HMS Bark Endeavour
The Endeavour finally met her end in August 1778 at Narragansett Bay when she was used by British commander Captain John Brisbane as part of a blockade to thwart the advances of a threatening French fleet. This account of her demise however has been a point of debate throughout years. It was claimed, after a letter in 1834 drew attention to the possible presence of the Endeavour on the sea bed at Rhode Island, that she had actually been sold to the French and renamed La Liberte in 1790. There is little to support this though and recent exploration of the sea bed in 2000 by a combined research team from RIMAP and the Australian National Maritime Museum found the remains of a vessel of the same size, design and materials of the Lord Sandwich, the ex-Endeavour at rest in the Bay. The research's photography of relics found at the shipwreck such as a cannon and an anchor provided much media hype and interest but ultimately prove inconclusive. The exact facts surrounding the Endeavours final resting place is likely to remain this way for the foreseeable future as it was announced by the Director of RIMAP in 2006 that the wreck would not be raised.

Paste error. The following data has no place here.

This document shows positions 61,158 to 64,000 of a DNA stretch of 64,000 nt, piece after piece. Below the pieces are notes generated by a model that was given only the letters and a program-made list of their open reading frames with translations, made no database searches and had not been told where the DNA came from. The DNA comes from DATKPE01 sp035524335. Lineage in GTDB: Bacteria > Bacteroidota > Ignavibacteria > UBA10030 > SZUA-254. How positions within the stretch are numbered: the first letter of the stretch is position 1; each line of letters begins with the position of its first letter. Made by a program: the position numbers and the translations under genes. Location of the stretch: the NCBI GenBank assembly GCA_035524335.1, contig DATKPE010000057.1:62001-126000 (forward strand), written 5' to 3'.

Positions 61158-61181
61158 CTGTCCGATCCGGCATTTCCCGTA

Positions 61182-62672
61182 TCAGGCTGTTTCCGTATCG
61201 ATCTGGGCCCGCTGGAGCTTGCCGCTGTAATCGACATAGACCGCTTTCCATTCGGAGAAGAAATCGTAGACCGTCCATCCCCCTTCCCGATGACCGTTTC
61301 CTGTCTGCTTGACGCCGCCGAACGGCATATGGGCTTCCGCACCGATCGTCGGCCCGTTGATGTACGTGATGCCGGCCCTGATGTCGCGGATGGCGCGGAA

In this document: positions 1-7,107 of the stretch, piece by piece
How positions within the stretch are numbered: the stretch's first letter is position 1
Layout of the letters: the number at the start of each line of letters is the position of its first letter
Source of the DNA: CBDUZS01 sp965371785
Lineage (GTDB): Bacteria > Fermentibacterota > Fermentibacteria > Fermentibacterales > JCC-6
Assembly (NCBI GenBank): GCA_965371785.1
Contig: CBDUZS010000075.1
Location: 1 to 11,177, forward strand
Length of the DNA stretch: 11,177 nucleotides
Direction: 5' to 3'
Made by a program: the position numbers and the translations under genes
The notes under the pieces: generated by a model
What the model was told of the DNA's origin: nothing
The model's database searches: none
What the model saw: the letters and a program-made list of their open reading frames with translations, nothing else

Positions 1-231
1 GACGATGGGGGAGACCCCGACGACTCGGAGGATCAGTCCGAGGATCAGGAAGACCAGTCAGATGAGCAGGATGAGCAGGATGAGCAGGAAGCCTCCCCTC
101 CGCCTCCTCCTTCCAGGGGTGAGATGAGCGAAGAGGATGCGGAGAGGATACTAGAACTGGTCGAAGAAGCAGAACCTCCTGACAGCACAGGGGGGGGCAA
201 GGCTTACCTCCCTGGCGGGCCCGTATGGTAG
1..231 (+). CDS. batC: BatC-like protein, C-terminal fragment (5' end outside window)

A full sized replica of the HMS Bark Endeavour was built in Fremantle beginning in 1988 to commemorate the Australian Bicentenary of the European settlement of Australia. She set sail in 1994 to follow in her predecessor's footsteps and eventually returned to her spiritual home of Whitby for the first time in May 1997, to much celebration from an appreciative crowd of locals and enthusiasts alike.
Whitby Gallery Photo
Whitby in 1959
To Make You Smile
Did you know that if you swallowed uranium you would certainly get atomic ache.